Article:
Your savings in 2020: Death by a thousand rate cuts
Interest rates on savings accounts and term deposits have plummeted in recent years. That won’t come as any surprise to the country’s long-suffering savers, but the sheer number of cuts that have been passed down by banks in the last six months might.
Since March 1, 2020, the Mozo database has recorded 1,736 interest rate cuts to bank accounts, savings accounts and term deposits. Here’s the breakdown:
- 257 cuts to bank accounts
- 635 cuts to savings accounts
- 844 cuts to term deposits
Now fair enough, a lot of Aussies probably don’t pay attention to whether or not their bank account balance is earning any interest at all, but it still means there have been 1,479 cuts to savings accounts and term deposits in just six months.
Those numbers don’t even include kids or business accounts.
As the graph above shows, the most significant flurry of cuts took place in March and April, which makes sense because it’s the period directly after back-to-back RBA rate cuts. It’s also true that the size of these cuts vary greatly - many were quite small, while others larger.
But most of all, they’ve been unrelenting.
And the actual impact hasn’t been insignificant. For example, since March 1, the average ongoing savings account interest rate in the Mozo database has fallen by 34 basis points to 0.63%.
As Mozo Director Kirsty Lamont says, these cuts have also meant that the nation’s savers have missed out on well over $1 billion in interest.
“As mortgage holders enjoy record low-interest rates, it’s no secret that the banks need to find other ways to remain profitable - and taking from Australian savings accounts is an easy way to ensure the books stay nice and plump,” she says. “By hacking away at the interest rate over the last six months, Australian savers lost out on approximately $1.6 billion.”
Steady cuts bring more pain for major bank savers
Let’s be clear, you’ll struggle to find a savings account or term deposit interest rate which hasn’t been cut in the past six months. In other words, this trend isn’t unique to the big four.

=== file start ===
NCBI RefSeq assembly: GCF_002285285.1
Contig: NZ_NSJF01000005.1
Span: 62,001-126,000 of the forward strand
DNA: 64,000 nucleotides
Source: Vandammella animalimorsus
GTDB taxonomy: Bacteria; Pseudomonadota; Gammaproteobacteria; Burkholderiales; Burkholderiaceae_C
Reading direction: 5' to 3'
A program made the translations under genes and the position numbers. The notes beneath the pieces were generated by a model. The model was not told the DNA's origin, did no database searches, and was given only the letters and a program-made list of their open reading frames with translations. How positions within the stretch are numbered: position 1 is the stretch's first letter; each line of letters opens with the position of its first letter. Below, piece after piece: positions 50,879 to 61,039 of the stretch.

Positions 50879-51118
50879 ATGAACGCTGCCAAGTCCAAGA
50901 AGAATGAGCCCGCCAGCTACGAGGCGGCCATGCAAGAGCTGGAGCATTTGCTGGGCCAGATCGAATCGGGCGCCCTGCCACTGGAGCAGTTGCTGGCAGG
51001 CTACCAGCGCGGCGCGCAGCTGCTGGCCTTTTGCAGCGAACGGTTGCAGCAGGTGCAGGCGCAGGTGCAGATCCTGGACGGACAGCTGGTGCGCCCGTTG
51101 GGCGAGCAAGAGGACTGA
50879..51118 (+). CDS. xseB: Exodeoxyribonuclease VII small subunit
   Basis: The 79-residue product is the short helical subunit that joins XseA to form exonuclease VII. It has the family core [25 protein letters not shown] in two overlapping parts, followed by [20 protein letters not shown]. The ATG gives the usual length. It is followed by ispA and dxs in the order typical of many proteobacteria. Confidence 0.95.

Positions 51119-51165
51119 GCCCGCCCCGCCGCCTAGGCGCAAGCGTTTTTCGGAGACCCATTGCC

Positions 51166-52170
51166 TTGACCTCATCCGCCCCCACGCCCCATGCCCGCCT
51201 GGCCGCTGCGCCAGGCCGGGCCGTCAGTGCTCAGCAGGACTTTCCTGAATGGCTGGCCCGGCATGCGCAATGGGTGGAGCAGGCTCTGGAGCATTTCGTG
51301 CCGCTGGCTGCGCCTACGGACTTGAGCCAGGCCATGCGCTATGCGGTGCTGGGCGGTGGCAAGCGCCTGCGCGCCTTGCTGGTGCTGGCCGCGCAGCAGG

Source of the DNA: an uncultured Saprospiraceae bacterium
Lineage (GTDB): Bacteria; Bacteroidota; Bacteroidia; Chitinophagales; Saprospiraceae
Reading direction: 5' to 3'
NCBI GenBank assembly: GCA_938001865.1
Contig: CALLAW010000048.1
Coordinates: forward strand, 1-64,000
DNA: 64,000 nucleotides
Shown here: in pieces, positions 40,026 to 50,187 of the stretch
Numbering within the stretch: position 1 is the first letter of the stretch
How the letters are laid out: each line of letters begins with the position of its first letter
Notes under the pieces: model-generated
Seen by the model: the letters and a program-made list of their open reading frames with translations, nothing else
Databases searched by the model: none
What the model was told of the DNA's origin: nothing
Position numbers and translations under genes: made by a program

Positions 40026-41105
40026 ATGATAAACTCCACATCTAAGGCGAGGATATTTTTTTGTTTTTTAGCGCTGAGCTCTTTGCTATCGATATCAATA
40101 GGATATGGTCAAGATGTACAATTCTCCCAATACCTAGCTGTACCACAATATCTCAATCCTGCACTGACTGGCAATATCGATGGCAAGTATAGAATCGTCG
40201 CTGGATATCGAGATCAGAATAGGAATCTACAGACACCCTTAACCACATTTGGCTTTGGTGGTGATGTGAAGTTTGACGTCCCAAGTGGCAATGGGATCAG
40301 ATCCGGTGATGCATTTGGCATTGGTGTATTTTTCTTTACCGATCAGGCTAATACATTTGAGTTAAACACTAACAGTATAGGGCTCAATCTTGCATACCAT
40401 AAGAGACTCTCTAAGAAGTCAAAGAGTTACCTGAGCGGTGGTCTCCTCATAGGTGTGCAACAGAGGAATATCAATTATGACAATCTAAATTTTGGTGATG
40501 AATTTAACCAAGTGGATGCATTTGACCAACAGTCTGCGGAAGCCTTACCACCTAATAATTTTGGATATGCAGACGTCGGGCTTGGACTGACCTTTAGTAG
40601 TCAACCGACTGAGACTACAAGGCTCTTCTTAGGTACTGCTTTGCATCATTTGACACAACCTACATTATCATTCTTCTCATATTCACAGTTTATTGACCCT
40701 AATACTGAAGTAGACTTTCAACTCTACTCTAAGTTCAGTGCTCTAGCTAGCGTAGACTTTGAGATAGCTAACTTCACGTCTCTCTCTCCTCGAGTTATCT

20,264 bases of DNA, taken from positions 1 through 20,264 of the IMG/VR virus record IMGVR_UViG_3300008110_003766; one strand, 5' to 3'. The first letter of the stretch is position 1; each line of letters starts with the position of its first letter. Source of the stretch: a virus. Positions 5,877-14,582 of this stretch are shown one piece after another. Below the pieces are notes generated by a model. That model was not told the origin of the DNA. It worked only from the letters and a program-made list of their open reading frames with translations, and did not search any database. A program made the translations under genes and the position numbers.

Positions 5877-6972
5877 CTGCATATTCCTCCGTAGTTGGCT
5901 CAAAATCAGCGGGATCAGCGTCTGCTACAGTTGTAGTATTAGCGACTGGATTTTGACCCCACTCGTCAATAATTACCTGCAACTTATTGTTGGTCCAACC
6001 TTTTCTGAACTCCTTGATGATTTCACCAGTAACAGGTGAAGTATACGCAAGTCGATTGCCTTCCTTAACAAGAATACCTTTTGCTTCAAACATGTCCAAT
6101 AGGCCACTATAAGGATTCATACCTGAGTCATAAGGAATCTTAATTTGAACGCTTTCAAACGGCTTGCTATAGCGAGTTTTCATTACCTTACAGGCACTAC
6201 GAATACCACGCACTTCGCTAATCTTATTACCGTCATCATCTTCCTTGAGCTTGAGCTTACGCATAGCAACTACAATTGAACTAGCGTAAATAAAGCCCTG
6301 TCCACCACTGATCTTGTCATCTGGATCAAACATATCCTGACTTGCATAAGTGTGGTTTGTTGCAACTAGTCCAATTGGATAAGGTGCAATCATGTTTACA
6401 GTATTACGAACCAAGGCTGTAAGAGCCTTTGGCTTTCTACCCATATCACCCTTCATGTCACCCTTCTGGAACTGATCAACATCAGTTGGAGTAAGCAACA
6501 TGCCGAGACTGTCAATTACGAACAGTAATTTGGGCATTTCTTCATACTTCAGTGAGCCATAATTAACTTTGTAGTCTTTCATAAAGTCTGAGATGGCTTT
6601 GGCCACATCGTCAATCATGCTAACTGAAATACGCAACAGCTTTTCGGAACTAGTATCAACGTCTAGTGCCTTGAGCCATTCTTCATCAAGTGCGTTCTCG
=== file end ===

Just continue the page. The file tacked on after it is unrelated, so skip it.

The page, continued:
What is important to remember is that, according to APRA’s latest Authorised Deposit-taking Institution Statistics from June, 74% of total household deposits are held with ANZ, the Commonwealth Bank, NAB and Westpac.
In other words, the savings rates offered by the major banks affect a lot of Australians.
As the graph shows, if you’ve got your savings parked with one of the big four you’ll be getting a rate somewhere between 1.00% and 0.40%. And that’s if you meet the account conditions, because if you don’t you're looking at a base rate between 0.01% and 0.45%.
The exception here is the Westpac Life (18-29 years old) account which currently comes equipped with a 3.00% maximum rate on balances up to $30,000, though there are a few conditions that need to be met.
Not all is lost for savers though.
While rates have been drifting further and further down, there is still a considerable difference between the lower offers on the market, the average rate and the highest offers.
For instance, ING’s Savings Maximiser (1.65%) and MyState Bank’s Bonus Saver Account 1.65%) both offer ongoing savings rates which are currently 100 basis points higher than the Mozo average.
Meanwhile Judo Bank is offering term deposit rates well above the Mozo average - as high as 1.55% for a 3 year term.
Ready to find a more rewarding home for your savings? Check out some of the great offers in the table below, or start comparing even more of the latest rates using Mozo’s dedicated savings account comparison table.
Compare savings accounts - page last updated September 19, 2020
- MyState BankMyState Bank
Bonus Saver Account
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